Abstract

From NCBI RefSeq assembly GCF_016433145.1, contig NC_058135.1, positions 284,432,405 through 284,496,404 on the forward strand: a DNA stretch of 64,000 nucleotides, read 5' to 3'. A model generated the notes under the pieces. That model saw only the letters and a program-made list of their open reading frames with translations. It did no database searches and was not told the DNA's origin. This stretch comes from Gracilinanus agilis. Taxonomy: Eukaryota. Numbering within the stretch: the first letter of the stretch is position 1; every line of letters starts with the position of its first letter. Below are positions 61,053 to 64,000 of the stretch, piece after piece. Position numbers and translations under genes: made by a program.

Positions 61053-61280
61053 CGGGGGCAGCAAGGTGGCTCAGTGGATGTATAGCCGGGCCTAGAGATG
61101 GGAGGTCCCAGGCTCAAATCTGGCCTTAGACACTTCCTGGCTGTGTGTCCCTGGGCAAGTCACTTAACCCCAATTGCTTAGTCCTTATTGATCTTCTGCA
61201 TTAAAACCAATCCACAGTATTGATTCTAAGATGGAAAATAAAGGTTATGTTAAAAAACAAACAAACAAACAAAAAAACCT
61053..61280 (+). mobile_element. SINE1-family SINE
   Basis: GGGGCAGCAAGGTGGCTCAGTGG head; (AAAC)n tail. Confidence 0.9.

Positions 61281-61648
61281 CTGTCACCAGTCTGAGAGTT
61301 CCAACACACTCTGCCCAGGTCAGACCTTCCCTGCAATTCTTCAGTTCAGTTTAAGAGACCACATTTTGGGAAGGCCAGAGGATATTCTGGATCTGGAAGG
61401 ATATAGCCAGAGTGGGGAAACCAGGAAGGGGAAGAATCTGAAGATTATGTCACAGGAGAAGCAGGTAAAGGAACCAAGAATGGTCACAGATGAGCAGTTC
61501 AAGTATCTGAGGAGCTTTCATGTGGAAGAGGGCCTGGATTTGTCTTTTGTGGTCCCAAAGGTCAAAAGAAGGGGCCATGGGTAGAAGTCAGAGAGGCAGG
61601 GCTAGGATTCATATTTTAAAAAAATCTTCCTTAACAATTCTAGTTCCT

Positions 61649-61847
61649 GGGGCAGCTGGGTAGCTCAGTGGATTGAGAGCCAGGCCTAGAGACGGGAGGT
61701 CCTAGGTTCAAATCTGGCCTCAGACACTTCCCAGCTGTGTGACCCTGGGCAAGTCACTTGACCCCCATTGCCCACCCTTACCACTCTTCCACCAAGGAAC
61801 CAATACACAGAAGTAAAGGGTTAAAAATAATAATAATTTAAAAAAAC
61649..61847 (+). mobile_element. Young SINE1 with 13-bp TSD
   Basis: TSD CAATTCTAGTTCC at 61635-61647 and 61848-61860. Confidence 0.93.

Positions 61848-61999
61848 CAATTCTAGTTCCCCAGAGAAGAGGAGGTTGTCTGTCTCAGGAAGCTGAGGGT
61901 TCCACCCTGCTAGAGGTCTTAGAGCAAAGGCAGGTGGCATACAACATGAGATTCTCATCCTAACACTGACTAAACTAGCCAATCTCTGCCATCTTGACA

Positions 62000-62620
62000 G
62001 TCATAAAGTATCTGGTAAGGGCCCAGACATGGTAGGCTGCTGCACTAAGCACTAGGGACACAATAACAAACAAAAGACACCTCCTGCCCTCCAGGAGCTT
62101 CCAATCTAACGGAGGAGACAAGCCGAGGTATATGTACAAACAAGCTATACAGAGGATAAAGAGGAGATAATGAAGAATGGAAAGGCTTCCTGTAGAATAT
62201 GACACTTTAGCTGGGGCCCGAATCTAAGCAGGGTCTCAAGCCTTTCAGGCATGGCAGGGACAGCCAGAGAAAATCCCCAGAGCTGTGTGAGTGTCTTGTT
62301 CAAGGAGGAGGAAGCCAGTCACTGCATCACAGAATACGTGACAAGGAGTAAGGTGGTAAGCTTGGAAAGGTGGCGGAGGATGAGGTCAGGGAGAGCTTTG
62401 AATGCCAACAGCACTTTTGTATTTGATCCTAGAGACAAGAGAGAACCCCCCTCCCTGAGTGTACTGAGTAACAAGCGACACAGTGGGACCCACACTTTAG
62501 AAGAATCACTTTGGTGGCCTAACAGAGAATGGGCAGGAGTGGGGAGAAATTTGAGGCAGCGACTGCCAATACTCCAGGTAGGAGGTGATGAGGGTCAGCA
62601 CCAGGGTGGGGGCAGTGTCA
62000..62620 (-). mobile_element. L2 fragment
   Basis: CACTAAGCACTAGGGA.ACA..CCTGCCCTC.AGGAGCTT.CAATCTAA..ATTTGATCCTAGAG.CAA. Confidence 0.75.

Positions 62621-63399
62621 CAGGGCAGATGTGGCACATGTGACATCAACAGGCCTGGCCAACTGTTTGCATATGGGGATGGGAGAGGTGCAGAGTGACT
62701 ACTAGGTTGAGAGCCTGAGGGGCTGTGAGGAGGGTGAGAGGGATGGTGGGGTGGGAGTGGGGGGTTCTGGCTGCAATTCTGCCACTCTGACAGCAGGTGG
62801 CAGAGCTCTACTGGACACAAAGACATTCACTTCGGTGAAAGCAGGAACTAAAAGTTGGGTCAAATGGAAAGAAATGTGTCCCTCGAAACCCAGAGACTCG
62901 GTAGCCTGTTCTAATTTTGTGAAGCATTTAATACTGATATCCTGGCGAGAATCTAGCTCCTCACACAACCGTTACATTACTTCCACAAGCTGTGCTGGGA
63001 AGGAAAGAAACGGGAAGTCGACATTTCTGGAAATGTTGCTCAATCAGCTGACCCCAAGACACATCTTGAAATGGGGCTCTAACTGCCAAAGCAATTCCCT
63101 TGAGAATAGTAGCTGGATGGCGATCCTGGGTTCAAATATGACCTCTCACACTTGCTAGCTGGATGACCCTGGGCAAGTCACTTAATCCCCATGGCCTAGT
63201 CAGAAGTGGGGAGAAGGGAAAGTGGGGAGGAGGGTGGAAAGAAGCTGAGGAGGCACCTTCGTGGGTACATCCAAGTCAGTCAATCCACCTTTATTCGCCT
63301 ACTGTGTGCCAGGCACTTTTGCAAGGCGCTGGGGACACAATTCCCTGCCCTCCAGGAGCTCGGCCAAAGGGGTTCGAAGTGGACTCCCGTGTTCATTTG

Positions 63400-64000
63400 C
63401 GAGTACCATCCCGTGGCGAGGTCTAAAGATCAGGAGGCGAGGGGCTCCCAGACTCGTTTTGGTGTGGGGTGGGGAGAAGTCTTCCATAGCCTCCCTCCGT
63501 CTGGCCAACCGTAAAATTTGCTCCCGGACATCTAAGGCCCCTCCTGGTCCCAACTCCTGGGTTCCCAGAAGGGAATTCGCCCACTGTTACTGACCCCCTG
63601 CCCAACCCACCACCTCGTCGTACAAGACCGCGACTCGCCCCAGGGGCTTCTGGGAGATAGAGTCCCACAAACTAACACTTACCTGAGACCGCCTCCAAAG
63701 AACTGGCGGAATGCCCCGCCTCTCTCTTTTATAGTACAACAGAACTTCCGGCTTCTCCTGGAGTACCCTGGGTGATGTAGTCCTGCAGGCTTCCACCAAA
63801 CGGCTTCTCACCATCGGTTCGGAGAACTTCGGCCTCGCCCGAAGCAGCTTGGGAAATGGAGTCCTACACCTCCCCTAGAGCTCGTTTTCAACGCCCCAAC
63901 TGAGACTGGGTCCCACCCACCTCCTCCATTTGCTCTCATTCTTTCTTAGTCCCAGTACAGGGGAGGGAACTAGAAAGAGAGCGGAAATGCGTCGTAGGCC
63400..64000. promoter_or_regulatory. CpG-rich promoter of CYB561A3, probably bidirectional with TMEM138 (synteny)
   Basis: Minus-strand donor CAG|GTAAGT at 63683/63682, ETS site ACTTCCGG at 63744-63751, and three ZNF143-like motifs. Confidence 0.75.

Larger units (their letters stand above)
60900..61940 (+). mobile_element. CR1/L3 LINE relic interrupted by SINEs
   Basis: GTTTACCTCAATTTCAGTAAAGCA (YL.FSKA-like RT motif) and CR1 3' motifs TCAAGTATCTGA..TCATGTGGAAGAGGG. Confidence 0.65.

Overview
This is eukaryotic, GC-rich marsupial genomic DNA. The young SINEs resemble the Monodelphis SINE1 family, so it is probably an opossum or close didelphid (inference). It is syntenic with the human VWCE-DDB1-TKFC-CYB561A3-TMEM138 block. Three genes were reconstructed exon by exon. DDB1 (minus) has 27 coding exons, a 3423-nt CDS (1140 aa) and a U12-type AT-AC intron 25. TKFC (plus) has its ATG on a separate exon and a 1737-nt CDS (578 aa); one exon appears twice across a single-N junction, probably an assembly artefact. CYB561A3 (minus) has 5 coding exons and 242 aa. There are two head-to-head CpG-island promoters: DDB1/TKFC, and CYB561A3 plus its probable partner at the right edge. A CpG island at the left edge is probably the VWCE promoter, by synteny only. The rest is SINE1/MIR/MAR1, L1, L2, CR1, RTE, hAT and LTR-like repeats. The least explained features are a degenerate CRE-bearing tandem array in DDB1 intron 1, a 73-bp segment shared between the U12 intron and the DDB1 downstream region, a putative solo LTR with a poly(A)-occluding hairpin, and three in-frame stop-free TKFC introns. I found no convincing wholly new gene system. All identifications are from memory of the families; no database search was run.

Since the normalization of Sino-Vietnamese relations in 1991, Vietnam’s China policy has been shaped by a combination of approaches which can be best described as a multi-tiered, omni-directional hedging strategy. The article argues that hedging is the most rational and viable option for Vietnam to manage its relations with China given its historical experiences, domestic and bilateral conditions, as well as changes in Vietnam’s external relations and the international strategic environment. The article examines the four major components of this strategy, namely economic pragmatism, direct engagement, hard balancing and soft balancing. The article goes on to assess the significance of each component and details how Vietnam has pursued its hedging strategy towards China since normalization.

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